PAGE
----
This article has been created to explain what is the OSX/MaMi malware and how you can remove it effectively from your Mac.
SIDENOTE: This post was originally published in August 2018. But we gave it an update in August 2019.
A new virus for MacOS has been detected by cyber-security experts, calling itself OSX/MaMi. The malware aims to create multiple different man-in-themiddle attacks via DNS and It also has the capability of modifying and installing a root CA certificate on the infected Mac. The virus may also perform series of activities among which may be the causing of browser redirections and information theft. In order to remove the OSX/MaMi virus from your Mac, we recommend that you read this article thoroughly.
|Type||Malware for Mac OS|
|Short Description||Aims to perform a variety of attacks on the compromised Mac by it and may also steal important information.|
|Symptoms||You may start seeing redirects on your browser and your DNS settings may be changed.|
|Distribution Method||Via malicious files and URLs.|
See If Your System Has Been Affected by malware
|User Experience||Join Our Forum to Discuss OSX/MaMi.|
OSX/MaMi Virus – How Did I Get It
The primary methods by which the OSX/MaMi virus has been detected by security experts to be spread is believed to be via spammed URLs that may cause a drive-by download which could ultimately lead to the infection. These URLs may be caused if you have clicked on an add from a low-reputation website or even as a result of having adware to be installed on your Mac.
But this may not be the only scenario in which an infection by OSX/MaMi could unfold. The virus may also be sent to you in the form of a seemingly important e-mail attachment, in an e-mail that seems to be coming from a reputable company, like FedEx, DHL, PayPal or even your own bank. These e-mails often contain the infection files of viruses, like OSX/MaMi and these files may pose as:
- Receipts for orders.
- Reports for security problem with your account.
OSX/MaMi – More Information
Once having infected your Mac, the OSX/MaMi virus may install a root CA certificat, allowing it to obtain different information directly from your Mac. We do not know for sure what this information is, but it may be the following:
- The keystrokes you type.
- Files saved on your Mac.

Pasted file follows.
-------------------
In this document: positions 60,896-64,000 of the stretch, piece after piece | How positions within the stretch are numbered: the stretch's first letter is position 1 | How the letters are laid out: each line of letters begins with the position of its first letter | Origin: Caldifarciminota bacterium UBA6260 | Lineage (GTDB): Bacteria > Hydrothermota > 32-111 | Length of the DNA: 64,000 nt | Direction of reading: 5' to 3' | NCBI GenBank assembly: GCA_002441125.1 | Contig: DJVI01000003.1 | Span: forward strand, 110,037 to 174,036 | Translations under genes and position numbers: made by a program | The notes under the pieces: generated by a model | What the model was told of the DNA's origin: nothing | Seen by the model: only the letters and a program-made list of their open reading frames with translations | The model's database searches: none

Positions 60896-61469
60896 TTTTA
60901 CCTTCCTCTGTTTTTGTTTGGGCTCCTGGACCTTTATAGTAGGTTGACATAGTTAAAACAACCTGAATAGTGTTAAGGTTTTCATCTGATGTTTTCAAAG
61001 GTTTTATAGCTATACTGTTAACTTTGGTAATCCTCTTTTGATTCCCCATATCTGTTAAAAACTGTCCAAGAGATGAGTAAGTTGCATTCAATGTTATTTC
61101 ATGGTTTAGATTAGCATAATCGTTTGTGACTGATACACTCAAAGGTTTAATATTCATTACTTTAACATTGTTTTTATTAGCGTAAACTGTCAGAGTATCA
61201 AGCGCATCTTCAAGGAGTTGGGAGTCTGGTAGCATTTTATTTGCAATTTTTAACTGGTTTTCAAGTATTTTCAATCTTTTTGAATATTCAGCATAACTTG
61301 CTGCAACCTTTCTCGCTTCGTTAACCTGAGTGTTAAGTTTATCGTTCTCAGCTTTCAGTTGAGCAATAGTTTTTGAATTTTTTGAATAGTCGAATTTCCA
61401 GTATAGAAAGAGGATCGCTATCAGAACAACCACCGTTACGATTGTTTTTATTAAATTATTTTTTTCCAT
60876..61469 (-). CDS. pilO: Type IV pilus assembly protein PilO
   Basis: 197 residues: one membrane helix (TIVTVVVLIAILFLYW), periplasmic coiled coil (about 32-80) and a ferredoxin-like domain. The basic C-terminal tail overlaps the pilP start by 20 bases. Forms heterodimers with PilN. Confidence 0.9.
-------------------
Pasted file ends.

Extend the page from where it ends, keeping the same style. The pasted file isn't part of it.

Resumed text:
- Passwords that may be saved.
- Your unlock code or other codes.
- Your financial information.
- Your browsing details.
- System data of your Mac.
- What apps may be installed.
This information may then be transferred to the C2 server of the OSX/MaMi virus with the main goal of stealing it.
Another activity which is done by the OSX/MaMi virus is to change your DNS address to perform man-in-the-middle attacks. This may bring a world of problems to your Mac, because it’s outcome may be the severe infection of your Mac with all sorts of other viruses. It is strongly advisable if you encounter any of the changed settings we described in this article to immediately locate and remove all the objects, related and belonging to OSX/MaMi from your Mac, before it is too late.
Remove OSX/MaMi from Your Mac
If you wish to remove the OSX/MaMi malware from your Mac effectively, you may search for it and manually uninstall it. But OSX/MaMi rarely pretends to be an app and this is why you should follow the advice which most cyber-sec experts give to malware victims and run a scan of your Mac, using an advanced anti-malware scanner. Such tool is capable of detecting the OSX/MaMi malware from the roots and removing it completely while also making sure that your Mac stays protected against such viruses in the future as well.
Steps to Prepare Before Removal:
Before starting to follow the steps below, be advised that you should first do the following preparations:
- Backup your files in case the worst happens.
- Make sure to have a device with these instructions on standy.
- Arm yourself with patience.
What is OSX/MaMi on your Mac?
The OSX/MaMi threat is probably a potentially unwanted app. There is also a chance it could be related to Mac malware.
The creators of such unwanted apps work with pay-per-click schemes to get your Mac to visit risky or different types of websites that may generate them funds. This is why they do not even care what types of websites show up on the ads. This makes their unwanted software indirectly risky for your MacOS.